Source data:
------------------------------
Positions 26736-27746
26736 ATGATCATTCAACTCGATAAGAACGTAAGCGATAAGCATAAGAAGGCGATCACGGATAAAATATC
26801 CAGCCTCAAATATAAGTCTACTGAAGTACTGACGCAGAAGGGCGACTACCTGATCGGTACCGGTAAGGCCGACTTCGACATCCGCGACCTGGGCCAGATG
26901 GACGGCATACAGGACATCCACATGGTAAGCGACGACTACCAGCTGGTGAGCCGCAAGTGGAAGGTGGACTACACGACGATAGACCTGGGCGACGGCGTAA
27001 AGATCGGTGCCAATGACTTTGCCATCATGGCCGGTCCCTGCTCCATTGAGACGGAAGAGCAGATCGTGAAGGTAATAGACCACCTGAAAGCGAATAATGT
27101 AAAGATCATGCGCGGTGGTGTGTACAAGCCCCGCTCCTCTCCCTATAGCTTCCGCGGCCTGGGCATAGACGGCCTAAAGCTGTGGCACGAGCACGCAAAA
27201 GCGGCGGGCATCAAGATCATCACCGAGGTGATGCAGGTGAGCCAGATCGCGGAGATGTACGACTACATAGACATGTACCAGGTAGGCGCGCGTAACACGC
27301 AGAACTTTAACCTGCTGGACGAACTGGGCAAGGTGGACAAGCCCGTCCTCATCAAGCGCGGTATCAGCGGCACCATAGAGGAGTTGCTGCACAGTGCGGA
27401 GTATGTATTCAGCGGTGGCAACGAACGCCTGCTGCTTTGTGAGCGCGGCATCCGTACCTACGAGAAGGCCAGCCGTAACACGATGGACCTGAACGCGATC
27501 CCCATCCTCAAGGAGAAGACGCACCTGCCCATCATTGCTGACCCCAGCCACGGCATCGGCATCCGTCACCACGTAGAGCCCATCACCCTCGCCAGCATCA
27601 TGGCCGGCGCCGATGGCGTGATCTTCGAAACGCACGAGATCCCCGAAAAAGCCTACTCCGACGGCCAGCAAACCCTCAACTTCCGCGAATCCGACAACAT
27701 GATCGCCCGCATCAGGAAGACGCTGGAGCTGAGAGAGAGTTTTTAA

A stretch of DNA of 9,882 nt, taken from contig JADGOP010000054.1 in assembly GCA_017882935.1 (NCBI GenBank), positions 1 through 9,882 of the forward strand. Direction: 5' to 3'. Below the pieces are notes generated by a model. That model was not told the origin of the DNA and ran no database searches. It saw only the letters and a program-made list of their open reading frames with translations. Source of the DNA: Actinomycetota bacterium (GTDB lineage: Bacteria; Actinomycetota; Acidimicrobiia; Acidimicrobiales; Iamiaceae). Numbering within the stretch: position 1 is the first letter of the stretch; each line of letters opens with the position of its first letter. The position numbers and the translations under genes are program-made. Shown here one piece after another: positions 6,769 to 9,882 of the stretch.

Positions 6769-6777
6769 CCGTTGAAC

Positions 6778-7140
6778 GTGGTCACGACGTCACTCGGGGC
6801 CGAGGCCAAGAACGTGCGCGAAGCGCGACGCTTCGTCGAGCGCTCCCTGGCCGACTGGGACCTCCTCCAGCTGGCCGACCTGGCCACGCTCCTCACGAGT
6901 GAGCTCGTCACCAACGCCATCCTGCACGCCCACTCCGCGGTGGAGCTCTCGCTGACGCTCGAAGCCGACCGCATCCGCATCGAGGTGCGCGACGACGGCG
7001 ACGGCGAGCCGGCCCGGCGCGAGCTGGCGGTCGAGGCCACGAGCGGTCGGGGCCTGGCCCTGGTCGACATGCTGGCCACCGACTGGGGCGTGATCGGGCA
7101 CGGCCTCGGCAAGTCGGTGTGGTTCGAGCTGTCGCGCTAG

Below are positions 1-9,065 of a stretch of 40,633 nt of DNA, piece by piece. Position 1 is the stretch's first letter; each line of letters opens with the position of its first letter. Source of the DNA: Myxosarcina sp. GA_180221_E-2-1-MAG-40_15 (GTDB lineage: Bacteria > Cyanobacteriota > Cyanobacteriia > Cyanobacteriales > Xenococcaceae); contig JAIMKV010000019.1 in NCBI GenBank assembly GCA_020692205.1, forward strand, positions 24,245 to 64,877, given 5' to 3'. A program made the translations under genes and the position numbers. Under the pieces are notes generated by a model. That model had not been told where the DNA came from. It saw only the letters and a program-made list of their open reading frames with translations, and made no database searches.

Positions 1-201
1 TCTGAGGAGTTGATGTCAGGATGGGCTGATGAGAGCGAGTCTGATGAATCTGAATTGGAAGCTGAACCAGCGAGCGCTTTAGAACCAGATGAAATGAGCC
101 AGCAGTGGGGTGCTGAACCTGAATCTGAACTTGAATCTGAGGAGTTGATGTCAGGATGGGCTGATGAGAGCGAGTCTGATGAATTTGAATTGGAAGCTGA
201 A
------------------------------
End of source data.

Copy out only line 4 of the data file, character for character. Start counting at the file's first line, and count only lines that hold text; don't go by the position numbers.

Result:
26901 GACGGCATACAGGACATCCACATGGTAAGCGACGACTACCAGCTGGTGAGCCGCAAGTGGAAGGTGGACTACACGACGATAGACCTGGGCGACGGCGTAA